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Home Archived Newsletters Newsletter - June 26, 2009

Newsletter - June 26, 2009

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Saudi News

Commentary by Dr. Ali Alyami


It's More than Election Rigging

Director’s Comment:

One can appreciate and understand the many formidable issues President Obama faces at home and abroad; however, if he continues ignoring or delaying the empowerment of Middle Eastern people, he will only strengthen the tyrannical regimes in the region. These regimes harbor institutions that conceive, hatch, incubate, nurture and export deadly religious ideologues, which in turn inflict havoc on other peoples, especially those who stand for and promote individual liberties, women’s rights, minorities’ rights and religious freedom.

Especially after the democratization of Iraq, democratizing Iran will make it impossible for the autocratic Arab dynasties around the Persian Gulf region to ignore their people’s cries for liberation from the yoke of tyranny. Stabilizing the Middle East under the rule of law, rather than the sword, is in the best interest of the Middle Eastern people as well as the international community, especially the US. Supporting the Iranian people’s yearning for freedom deserves US support because the alternative, ignoring the plight of the people, has already proven its futility in Iran and worldwide. Either we support democratic movements or we continue to embrace autocratic and theocratic despots whose policies, practices and institutions pose an ominous threat to their peoples and democracy everywhere.

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Consultants to Consultative

Director’s Comment:

To silence its critics at home and improve its image abroad, possibly in reaction to Kuwait’s election of four women to its semi-official parliament, the Saudi government has appointed four part-time women to advise the royally hand picked 150 male members of its Consultative Council. Members of the Council are appointed by royal decrees and are removed in the same manner. Some Council members are, in fact, removed when they become inquisitive as in the case of Dr. Zulfa. The Council has no powers; rather it reviews and rubber stamps the King’s decrees and proposals such as budgets. The King was careful that the four women who he appointed, not as members of the Council but as advisors to it, were all from well known families. They will not be allowed to mingle with men or discuss and approve the King’s proposals and other directives.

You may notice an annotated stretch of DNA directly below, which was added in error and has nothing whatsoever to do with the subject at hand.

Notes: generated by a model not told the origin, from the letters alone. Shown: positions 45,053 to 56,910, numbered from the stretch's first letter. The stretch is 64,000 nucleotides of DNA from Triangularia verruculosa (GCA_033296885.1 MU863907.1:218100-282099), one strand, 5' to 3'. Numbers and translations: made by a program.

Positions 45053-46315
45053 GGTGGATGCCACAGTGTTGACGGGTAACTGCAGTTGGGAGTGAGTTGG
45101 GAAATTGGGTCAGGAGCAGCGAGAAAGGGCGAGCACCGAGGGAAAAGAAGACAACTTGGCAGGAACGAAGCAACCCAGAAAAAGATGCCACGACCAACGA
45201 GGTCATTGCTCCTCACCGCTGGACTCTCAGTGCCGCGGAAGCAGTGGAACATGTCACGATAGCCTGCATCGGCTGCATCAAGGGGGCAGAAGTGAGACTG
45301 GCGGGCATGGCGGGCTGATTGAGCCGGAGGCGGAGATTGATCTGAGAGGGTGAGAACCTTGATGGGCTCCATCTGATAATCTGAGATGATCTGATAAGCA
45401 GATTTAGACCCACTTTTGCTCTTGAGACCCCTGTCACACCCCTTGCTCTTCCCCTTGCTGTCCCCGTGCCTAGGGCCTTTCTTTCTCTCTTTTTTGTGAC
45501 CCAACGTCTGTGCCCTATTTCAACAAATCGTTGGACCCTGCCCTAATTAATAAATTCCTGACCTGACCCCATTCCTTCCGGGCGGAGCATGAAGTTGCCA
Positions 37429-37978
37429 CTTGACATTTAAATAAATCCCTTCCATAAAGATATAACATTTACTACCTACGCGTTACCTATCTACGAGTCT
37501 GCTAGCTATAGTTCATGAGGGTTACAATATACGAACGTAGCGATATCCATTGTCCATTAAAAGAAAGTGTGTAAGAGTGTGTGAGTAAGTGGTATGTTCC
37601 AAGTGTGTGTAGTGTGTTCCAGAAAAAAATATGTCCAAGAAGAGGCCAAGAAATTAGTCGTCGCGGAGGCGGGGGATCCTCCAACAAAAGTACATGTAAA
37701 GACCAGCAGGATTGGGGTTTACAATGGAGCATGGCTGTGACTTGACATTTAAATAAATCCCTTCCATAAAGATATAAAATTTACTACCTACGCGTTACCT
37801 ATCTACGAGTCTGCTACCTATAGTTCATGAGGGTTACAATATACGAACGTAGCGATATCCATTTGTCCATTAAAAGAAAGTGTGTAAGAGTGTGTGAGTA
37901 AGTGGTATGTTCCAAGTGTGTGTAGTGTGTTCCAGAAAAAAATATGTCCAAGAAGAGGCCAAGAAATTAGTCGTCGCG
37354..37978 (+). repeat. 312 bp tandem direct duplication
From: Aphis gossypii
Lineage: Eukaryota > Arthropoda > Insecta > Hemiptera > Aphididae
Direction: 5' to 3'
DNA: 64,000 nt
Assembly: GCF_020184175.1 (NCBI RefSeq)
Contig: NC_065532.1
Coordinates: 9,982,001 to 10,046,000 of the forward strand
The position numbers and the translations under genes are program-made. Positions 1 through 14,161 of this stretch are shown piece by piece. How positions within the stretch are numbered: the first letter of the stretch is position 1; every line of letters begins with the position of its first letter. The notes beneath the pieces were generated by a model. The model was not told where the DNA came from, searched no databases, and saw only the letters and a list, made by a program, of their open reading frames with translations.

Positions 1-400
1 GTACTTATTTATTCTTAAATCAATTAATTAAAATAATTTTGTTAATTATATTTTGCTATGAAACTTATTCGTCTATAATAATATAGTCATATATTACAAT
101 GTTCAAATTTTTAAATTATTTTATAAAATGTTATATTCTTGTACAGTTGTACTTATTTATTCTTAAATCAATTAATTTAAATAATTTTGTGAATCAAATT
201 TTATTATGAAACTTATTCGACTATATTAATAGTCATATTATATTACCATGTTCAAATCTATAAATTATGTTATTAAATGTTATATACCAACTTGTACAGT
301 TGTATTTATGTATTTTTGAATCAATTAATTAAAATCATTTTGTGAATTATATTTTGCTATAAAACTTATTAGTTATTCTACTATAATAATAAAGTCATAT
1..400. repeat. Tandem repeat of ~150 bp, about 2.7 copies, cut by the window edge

One can only hope that these women will not allow themselves to simply be used as tools to make the Saudi ruling family look better in the eyes of the international community. Moving past this superficial role may be difficult, because the Council itself holds no legislative powers. Its functions are limited to reviews, approvals and hosting foreign leaders who attend the Council’s Chamber to give speeches about their countries’ relations with Saudi Arabia. Prominent among its honored foreign guests was US Speaker of the House, Nancy Pelosi; who when asked how she felt to be in a Chamber where Saudi women are not even allowed to enter, she replied: “I am very pleased that after 200-plus years in the U.S. we finally have a speaker. It took us a long time.” Many Saudi women and men took this to mean support for the oppressive status of Saudi women.